irony and the problem with online dating

I am in love with my friends. I mean this not in the if-you-love-them-why-don’t-you-marry-them sense, but as much as one can be enamored with the person who roasts Friday chicken just because you like it, or books the Stanley Park Christmas Train for the night you’re free to join, or checks in to see how you’re feeling since you sustained a minor yoga injury over the weekend, or picks up the tab for beer and charcuterie, or any other number of small but persistent kindnesses. I just adore them. And–whew–it’s a relief to get that all down, because I know it is uninteresting to praise one’s own friends, but I don’t care.

I just read this article in the New York Times: a challenge to live without the hipster irony that sometimes seems to define our era. My friend Erin says, “Who would want to live without irony?”and I think she’s right. Irony is fun. It’s funny. People who are wholly sincere (I’m referring to you, family in matching hand-sewn organic bamboo pants) tend to seem dull and out of touch. But, because I tend to drift from irony to sincerity, I’m excited about a potential shift toward earnestness. For example, there’s the time I interned for National Geographic Kids and started (ironically) e-mailing my friends links to stories of unlikely baby animal friendships (this stuff is NG Kids’ bread and butter), only to discover a few months later that I’d developed full-blown and mildly embarrassing baby animal infatuation. That and I think the joke “What did the zero say to the eight?” is genuinely funny*. And, yes, I really liked the new Footloose.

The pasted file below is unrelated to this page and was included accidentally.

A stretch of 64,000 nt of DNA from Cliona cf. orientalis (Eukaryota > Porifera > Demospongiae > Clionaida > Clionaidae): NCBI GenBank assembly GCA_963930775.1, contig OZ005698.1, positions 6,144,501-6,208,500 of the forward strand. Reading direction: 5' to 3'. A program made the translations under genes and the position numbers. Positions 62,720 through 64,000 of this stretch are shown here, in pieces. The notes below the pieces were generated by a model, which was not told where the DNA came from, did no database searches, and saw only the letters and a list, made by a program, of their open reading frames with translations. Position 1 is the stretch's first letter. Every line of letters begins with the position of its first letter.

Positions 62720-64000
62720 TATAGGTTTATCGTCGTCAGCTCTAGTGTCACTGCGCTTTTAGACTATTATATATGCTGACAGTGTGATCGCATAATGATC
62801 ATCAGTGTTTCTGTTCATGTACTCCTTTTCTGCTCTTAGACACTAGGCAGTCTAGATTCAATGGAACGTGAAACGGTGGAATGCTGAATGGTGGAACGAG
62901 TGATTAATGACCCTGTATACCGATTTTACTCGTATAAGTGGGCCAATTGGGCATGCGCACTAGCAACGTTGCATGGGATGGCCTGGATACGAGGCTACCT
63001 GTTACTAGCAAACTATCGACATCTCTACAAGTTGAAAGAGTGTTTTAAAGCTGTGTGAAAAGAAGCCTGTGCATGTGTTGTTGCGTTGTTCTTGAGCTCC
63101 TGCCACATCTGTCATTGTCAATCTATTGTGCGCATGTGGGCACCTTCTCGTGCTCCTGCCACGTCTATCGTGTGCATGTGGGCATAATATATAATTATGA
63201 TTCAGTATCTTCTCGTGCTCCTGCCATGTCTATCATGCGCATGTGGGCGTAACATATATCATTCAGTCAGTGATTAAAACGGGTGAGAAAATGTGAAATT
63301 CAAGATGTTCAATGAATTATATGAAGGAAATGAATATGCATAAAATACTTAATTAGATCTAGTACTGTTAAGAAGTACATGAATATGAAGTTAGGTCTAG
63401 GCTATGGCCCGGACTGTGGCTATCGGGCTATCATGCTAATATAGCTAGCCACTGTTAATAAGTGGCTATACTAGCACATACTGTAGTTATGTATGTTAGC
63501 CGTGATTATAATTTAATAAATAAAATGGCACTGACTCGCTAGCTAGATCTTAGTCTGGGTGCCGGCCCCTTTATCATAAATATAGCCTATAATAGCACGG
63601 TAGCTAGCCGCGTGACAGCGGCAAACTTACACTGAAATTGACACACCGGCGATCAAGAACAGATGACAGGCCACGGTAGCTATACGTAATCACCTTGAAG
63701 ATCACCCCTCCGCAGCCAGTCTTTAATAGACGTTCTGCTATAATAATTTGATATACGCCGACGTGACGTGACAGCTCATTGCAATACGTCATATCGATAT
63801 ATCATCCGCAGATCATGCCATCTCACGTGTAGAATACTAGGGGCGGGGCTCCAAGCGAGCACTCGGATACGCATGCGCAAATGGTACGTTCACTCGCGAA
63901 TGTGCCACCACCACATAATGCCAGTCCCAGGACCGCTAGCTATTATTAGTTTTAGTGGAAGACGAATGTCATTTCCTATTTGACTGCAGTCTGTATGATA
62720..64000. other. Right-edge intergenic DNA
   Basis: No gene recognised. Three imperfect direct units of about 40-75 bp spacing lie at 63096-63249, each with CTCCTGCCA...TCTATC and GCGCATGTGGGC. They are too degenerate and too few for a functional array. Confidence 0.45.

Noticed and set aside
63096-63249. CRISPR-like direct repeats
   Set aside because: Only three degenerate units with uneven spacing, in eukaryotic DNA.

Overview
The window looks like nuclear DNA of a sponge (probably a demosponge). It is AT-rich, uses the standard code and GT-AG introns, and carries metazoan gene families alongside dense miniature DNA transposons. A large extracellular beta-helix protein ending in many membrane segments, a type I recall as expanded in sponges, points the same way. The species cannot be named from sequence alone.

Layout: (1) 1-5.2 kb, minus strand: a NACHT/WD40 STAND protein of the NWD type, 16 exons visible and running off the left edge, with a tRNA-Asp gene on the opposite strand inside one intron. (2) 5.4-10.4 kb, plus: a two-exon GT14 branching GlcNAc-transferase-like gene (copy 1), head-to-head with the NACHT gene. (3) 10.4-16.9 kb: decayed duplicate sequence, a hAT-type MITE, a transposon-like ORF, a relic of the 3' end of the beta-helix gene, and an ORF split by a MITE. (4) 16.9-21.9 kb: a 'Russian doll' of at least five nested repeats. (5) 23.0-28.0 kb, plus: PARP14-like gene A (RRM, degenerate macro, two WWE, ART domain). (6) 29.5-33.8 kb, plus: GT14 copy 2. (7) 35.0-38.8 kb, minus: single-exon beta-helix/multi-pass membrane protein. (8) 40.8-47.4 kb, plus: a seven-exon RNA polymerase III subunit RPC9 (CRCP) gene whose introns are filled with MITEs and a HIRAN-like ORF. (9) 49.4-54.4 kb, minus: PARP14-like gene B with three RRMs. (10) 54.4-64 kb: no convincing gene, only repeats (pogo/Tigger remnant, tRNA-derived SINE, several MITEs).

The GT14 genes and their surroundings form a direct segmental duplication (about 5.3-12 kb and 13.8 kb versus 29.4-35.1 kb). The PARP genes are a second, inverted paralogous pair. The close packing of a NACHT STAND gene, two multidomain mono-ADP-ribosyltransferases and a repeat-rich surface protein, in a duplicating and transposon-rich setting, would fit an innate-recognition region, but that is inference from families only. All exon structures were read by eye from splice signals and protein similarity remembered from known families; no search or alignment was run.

figure one: 18 day old hedgehog (note adorable absence of teeth)

When I was sitting in a cafe last week, the guy sitting next to me–having spied this article on my computer screen–struck up a conversation about relationships. Was it something I was studying, he wanted to know, and what was the most interesting thing I had learned? (The latter question I tried and utterly failed to answer–something I should work on.) We talked about marriage and love and dating and, eventually, online dating and he said, “It always unnerved me how much it feels like shopping.” I thought of my own experiences with online dating. “That’s kind of what I like about it,” I said. “It seems so efficient.” There was something about clicking from profile to profile that always gave me this sense of control over my own destiny. But I’m beginning to think he’s right, that the problem of online dating–which sometimes seems like the only way to meet people in notoriously-unfriendly Vancouver–is its similarity to selecting a new pair of earbuds on Amazon. And what got me thinking about all this are those generous, smart, interesting friends of mine, but bear with me–I’m getting there.